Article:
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The Levelfield School functions on the belief that education is too important to be left to educationists

Shinjini Chowdhury
23rd Mar 2018
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Established in 2010 in Suri, Birbhum district, West Bengal, this school provides a level playing field to children of small towns so that they can keep up with the style and content of education imparted in metropolitan cities. 

In 2008, founder of the Levelfield School, Arghya Banerjee was running India operations of Irevna, a large, equity research outsourcing firm.

“During my time there, Irevna grew from a small startup to 500 employees. Growth was exciting, but it was also painful. I found that most of the newly-minted CAs and MBAs were not workplace-ready. The basic skills that one expects after years of education – ability to write a professional email, logically express your idea – were woefully lacking. An idea began to germinate in my mind,” recounts Arghya.

His four-year-old daughter was ready to start school around the same time. City schools had infrastructure to boast of, but lacked in ideas about what the modern world actually required. These institutions were disconnected from the real needs of education. So, Arghya set up his own – The Levelfield School – in a Tier-3 town in West Bengal, 200km from Kolkata.

The vision was to make it of stellar quality, and also to bridge the gap between the opportunity provided to rural children and their urban counterparts.

The philosophy

He set out with the goal to make children ready not just for exams, but for real life. It was not the blur of inconsequential facts that appealed to him, but the need to question why we study, what we study. His school wages a war against traditional rote learning. At Levelfield, the teaching methods ensure understanding so that students are not spoon-fed, but they learn to learn.

“In addition to creating a productive workforce, we can build the foundation of a kinder world if we teach our children to think rationally and read widely,” says Arghya.

While setting out to build skills in students, the school found limited readymade material in the market. So, the teachers began to create their own reading material for students. Instead of asking a student to reread one textbook many times, he is exposed to a wide range of books and stories. Some of the stories are conceptualised and written by the teachers, and some are rewritten versions of out-of-copyright children’s classics and folktales. They have developed a library of thinking-oriented sums as well, so that students can think over a new problem every day. Twelve learning apps have been launched on Google Play Store. Their graded-reading programme (Delta) and problem-solving programme (Delta Math) are browser-based software developed within the school.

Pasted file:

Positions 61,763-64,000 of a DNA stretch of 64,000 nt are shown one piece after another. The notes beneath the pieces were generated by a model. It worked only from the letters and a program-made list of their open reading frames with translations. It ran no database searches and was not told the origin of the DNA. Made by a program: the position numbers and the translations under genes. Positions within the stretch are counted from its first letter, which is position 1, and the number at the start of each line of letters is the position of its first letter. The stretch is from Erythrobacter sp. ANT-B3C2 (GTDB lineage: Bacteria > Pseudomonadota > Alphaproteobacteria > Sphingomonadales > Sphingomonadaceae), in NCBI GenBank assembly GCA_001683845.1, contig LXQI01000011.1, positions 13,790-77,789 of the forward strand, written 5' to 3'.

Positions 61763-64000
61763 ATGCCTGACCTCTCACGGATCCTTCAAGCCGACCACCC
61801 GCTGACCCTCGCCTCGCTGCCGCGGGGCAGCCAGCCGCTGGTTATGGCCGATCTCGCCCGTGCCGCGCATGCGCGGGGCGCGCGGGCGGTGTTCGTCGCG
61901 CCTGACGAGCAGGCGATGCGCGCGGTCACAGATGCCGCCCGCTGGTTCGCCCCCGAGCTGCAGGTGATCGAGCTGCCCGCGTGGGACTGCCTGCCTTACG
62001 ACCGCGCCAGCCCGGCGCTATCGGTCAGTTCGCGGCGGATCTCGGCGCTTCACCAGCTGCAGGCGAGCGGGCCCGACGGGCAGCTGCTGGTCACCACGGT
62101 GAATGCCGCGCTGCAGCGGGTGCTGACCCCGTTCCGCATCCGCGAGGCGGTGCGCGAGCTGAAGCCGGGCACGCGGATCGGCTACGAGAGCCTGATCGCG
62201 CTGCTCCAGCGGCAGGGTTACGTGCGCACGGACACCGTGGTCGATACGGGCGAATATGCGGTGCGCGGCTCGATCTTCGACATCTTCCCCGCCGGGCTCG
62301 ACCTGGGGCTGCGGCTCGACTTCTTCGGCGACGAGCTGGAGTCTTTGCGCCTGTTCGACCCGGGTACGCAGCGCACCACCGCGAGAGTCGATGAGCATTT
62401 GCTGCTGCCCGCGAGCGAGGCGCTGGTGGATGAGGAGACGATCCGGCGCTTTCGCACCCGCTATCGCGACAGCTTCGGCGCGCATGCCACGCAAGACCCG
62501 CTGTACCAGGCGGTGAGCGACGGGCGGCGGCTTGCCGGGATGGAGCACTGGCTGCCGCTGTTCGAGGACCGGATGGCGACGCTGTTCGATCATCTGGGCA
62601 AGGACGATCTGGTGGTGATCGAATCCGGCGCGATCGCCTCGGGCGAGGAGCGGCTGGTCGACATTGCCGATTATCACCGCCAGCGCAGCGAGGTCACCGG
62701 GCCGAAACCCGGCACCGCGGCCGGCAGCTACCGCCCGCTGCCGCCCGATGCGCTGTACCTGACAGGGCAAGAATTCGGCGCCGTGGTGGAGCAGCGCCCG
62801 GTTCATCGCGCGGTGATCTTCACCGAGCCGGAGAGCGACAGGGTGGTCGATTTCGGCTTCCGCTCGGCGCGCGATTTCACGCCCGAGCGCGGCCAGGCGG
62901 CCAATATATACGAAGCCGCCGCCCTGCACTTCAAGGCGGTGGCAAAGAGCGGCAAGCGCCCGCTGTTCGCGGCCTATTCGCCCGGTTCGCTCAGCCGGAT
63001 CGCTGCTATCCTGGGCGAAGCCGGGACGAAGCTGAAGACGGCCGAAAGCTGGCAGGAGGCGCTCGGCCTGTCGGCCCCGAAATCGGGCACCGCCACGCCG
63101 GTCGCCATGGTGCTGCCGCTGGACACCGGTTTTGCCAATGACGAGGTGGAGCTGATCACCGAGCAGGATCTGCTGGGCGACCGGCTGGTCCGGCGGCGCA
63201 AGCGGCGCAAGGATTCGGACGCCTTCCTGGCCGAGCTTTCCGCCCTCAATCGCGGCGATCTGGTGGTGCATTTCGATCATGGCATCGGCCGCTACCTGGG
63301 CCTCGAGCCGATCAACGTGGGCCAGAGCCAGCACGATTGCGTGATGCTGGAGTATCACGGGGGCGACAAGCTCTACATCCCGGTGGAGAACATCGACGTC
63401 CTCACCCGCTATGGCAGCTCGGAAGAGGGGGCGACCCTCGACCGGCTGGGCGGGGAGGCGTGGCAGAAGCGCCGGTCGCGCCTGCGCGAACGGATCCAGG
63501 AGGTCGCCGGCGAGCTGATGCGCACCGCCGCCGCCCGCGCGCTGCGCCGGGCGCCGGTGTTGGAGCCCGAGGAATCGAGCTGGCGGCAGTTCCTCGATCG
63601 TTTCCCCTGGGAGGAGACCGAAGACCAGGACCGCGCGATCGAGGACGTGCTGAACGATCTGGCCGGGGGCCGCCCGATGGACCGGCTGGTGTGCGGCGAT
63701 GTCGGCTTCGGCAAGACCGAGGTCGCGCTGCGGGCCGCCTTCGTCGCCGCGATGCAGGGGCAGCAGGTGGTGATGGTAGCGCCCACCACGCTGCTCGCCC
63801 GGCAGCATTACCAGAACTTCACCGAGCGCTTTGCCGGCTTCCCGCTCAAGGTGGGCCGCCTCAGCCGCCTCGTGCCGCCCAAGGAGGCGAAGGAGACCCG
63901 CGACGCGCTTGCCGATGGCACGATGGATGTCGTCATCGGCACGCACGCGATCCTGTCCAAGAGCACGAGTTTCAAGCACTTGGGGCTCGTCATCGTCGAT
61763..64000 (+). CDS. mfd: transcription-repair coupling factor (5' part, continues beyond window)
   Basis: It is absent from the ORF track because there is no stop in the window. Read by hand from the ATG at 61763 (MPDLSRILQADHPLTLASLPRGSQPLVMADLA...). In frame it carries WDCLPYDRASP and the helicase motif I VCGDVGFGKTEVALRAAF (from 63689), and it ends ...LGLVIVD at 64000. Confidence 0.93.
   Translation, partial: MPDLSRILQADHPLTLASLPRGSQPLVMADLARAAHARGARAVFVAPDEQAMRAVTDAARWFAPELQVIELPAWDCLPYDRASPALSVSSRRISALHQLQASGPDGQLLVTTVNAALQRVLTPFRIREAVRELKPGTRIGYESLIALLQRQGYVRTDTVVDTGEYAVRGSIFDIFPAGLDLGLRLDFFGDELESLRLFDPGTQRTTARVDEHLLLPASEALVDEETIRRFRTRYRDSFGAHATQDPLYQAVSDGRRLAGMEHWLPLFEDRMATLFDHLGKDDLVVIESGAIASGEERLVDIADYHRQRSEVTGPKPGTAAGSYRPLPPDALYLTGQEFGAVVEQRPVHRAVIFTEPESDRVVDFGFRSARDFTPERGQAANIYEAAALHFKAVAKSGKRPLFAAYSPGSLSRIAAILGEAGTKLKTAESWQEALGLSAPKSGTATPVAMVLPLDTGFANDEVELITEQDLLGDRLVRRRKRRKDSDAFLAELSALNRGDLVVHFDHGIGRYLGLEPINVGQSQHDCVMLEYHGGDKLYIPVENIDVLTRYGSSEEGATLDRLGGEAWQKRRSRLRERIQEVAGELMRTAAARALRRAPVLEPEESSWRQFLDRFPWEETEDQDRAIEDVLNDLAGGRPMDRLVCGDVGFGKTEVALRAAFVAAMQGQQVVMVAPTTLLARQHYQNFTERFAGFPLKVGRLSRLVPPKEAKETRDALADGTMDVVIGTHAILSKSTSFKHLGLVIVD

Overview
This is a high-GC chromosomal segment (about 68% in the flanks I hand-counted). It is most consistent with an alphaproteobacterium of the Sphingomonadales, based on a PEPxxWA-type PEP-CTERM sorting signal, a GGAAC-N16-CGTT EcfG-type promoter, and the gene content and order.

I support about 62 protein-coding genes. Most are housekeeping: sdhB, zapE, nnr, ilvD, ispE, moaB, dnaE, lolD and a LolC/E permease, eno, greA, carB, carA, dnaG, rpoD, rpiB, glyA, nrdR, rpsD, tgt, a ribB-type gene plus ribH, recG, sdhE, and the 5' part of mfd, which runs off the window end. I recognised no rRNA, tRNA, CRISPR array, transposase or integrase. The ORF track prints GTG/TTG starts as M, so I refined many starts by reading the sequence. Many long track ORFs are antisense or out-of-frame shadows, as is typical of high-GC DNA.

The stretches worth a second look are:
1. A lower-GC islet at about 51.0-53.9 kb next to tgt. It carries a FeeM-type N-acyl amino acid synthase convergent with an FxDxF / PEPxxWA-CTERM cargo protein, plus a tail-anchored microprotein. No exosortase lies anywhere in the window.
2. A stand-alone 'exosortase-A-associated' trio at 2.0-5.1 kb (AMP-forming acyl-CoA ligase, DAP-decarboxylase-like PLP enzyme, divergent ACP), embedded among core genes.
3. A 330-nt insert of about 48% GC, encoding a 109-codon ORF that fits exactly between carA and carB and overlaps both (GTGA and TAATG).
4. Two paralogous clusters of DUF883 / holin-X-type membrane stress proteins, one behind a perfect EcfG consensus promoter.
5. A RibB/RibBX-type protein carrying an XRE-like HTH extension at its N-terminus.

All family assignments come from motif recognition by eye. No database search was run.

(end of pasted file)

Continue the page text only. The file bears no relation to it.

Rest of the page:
The school receives four applications on an average for every available seat. So, to screen students, teachers check for parental involvement with their wards and the kind of conversation they hold with them.

The school

The atmosphere is “ashramic” for the school replicates the traditional teacher-student ambience of love and respect. Relationships are not transactional here, but informal and respectful.

A typical day for middle school students starts with a morning meeting where students are encouraged to discuss and interpret news. Then, they spend some time on Twitter – their accounts are strictly monitored by the school. Here, they express opinions about their school and the world.

Next, students read fiction and non-fiction classics of world literature while working on English and Social Science materials on Delta. A discussion class ensures that there is no dearth of understanding.

Often, there are movie classes for Arghya believes that movies can be excellent teachers of qualities like empathy and leadership. Textbooks used less till ninth grade. Post ninth standard, there are routine subjects. The school is affiliated to the CIE board, which he feels, is a thinking-oriented board. Thus, studies during middle school years help preparation for board exams in the secondary years.

Arghya says, “We believe if students are taught to think and reason from a young age, then a lot of societal problems will be solved. To start with, our graduates will be far more employable. Our future citizens will be less prejudiced.”
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